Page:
*I'r Gad is published by Y Lolfa at £19.95.

Monday, December 16, 2013

Teen Anthems



It's the parenthetical addition that makes it a contender for best song title ever. I Hate Oasis (And I Hate The Beatles) remains an amusing assault on an insular and unadventurous British music scene. The single, which was put out by Swansea's Teen Anthems (aka John William Davies) in 1996, sticks an iconoclastic boot into the groin area of a host of supposed musical national treasures. And does so with a feckless, DIY, plinky plonk charm. All together now: "I hate The Beatles and I hate The Who/ And I hate The Kinks and Small Faces too/ And I hate Oasis, oh I really hate Cast/ 'Cos I loathe those bands stuck in the past." Other John William Davies gems worth checking out are Paul Weller=Anti-Christ (1996), Welsh Bands Suck (1997) and Swansea City (1997) (probably the most unprescient football song of all time). A handy round-up of his work can be found on his We Heart Rock CD compilation, self-released on the Sonic Art Union label in 2005.

Friday, December 13, 2013

Iris Murdoch in Cardiff


In 1980 writer and philosopher Iris Murdoch was in Cardiff in preparation for the debut performance of The Servants. This was a three act opera by Welsh composer William Mathias for which Murdoch had written the libretto. It was based upon her own play The Servants and the Snow. The opera was staged at the New Theatre with Welsh National Opera doing the honours. At the time the opera divided critical opinion but was enthusiastically received by audiences. It has, however, rarely been performed since. Collectors of operatic memorabilia will be aware that during her stay in Cardiff Murdoch and Mathias signed copies of the score which could then be purchased for £50. Keep an eye out for those.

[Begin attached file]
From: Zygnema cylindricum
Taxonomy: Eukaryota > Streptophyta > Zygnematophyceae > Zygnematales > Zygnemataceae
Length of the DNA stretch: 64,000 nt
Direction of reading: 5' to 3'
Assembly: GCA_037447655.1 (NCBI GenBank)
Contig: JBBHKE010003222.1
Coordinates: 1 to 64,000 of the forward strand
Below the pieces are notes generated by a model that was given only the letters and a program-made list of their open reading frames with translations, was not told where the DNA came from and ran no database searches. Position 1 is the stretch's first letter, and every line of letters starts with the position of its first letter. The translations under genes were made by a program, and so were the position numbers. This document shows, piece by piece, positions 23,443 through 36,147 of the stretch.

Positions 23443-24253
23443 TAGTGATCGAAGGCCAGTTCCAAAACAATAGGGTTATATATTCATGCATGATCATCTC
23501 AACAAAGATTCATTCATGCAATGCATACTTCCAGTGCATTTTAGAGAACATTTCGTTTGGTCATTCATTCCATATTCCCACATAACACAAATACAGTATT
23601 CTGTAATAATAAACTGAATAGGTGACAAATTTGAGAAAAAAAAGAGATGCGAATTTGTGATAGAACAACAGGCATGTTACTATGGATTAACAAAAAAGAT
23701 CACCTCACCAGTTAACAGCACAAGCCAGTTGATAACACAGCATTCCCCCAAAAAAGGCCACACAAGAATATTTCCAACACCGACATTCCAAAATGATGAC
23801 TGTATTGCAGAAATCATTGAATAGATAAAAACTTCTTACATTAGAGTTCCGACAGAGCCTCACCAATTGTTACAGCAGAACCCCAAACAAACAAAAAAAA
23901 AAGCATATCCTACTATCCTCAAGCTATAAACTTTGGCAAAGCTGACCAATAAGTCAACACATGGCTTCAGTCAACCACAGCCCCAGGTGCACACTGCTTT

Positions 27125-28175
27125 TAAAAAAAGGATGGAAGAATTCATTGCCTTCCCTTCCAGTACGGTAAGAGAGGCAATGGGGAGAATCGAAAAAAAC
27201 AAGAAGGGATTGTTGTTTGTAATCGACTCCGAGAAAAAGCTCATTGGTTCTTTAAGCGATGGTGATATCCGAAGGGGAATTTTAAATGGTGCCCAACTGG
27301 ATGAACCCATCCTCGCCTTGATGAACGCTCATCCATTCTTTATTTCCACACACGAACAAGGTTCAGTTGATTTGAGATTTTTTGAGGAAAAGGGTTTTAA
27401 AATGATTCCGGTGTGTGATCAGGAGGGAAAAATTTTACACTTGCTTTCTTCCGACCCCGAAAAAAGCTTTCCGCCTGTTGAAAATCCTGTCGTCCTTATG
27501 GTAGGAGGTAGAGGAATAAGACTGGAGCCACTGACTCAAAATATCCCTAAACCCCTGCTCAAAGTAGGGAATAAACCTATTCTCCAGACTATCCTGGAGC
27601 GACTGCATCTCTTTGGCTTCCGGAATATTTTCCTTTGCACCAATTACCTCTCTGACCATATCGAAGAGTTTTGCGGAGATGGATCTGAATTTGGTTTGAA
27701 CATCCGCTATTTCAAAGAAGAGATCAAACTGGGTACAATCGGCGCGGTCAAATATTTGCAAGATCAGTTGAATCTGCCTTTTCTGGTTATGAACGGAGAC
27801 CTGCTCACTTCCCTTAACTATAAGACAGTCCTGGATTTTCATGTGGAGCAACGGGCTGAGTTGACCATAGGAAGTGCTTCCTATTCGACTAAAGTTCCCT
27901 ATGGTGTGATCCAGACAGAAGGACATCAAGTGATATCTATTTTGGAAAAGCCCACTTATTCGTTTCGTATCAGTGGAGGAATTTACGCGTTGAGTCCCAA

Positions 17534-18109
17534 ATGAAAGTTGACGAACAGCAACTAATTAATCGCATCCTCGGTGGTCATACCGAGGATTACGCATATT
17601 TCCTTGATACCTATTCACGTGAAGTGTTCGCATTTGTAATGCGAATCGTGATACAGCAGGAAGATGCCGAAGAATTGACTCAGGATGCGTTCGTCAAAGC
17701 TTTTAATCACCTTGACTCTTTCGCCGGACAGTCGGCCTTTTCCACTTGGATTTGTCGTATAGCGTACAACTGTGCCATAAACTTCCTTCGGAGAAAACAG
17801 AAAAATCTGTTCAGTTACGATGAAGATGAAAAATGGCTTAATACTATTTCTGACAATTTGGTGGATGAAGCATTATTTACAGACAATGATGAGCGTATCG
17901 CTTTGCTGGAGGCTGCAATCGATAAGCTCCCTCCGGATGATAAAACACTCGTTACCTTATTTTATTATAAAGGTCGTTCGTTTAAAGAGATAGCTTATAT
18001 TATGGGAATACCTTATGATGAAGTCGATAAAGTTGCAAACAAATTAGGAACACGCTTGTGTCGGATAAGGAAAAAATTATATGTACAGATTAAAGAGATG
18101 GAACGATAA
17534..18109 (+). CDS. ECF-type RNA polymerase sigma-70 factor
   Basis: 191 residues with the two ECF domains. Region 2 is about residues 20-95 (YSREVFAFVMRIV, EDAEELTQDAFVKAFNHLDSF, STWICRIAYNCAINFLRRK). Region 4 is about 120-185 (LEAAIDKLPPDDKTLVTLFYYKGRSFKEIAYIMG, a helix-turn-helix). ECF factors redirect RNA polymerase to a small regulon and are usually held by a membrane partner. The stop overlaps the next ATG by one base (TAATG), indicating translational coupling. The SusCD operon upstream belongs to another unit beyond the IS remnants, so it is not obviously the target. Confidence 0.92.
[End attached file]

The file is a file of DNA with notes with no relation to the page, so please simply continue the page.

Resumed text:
Coincidentally, a few years later when I was doing my English Literature degree, Iris Murdoch turned up at our college to be interviewed on stage. Afterwards there was a Q&A session. It's perhaps a measure of my narcissism that I have a clearer recollection of the question that I posed to Murdoch than the answer she actually gave. If I remember correctly I asked her how she reconciled her antipathy to ego (“the anxious avaricious tentacles of the self”) with the process of writing itself - so much of which arises from within. Her reply was totally incomprehensible to me - entirely down to my own ignorance I hasten to add - and involved Tolstoy and nuns. Murdoch died in 1999 having suffered for several years from the effects of Alzheimer's disease.

*The above picture shows Iris Murdoch outside the New Theatre, Cardiff.

Tuesday, December 10, 2013

Coming Out